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Ancient Exercises Keep People With Arthritis Moving

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"A lot of these people don't have bikes at home, or equipment. They don't belong to gyms, and they don't want to go for a walk by themselves," says Hartman. "The group bonding was very important."

David Karp, MD, PhD, says that dozens of studies have shown the benefits of appropriate exercise programs for any patient with arthritis, not only in treating the disease itself but also for improving cardiovascular function, stamina, and overall sense of well-being.

"T'ai chi helps with all of these and also with balance and to promote better body mechanics," says Karp, who is an assistant professor of immunology at UT Southwestern Medical Center in Dallas. He says it especially aids in strengthening the muscles in the front of the knee, increasing how much walking is possible and lessening pain at night.

"The problem is that most studies are three months to a year [long], and as soon as the study is over, the people revert to their bad habits and stop doing the exercises," Karp tells WebMD.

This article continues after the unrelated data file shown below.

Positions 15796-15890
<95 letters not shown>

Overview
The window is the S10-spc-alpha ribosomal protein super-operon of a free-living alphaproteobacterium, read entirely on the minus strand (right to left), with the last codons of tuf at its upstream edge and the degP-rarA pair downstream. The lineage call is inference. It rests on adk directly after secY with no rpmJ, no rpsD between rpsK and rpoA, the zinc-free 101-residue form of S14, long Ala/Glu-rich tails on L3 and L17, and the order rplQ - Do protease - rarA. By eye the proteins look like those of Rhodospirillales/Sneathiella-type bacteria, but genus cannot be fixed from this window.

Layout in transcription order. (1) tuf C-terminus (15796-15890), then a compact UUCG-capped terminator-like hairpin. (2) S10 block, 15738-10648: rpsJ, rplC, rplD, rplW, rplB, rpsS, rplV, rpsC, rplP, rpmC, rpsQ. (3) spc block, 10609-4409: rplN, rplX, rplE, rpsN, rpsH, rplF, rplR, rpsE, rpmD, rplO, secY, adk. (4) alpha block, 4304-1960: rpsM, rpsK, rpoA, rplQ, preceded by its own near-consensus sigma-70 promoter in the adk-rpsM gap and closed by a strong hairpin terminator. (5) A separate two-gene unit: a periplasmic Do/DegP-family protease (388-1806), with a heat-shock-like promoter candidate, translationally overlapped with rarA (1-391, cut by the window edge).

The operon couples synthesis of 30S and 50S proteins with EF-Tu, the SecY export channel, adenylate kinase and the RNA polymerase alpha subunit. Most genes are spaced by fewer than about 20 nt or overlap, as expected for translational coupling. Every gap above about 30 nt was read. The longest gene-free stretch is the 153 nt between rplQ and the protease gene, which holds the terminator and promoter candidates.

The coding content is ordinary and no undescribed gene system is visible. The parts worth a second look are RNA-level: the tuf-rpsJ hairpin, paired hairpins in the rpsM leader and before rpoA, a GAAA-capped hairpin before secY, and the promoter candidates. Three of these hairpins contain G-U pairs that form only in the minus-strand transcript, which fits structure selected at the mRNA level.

He concurs with Hartman that it improves socialization. "You get arthritic and get a housebound mindset," he says.

Karp says that his 81-year-old mother-in-law studied t'ai chi in China for two weeks and came back feeling wonderful. But he cautions, "They were doing it eight hours a day. You have to be willing to put in the time."

He says that many major community centers have exercise and swimming programs aimed specifically at those with arthritis, and the Arthritis Foundation has a series called PACE -- People with Arthritis Can Exercise.

"The care of a patient with arthritis is a much more global effort. Giving medication is only part of it," advises Karp. "Medication should be the last part of treatment. Losing weight, [proper] diet, and exercise are much more important in helping them remain mobile. Once you limit your mobility, it's a self-fulfilling prophecy."

It is recommended that patients consult with a physician prior to beginning any exercise program.

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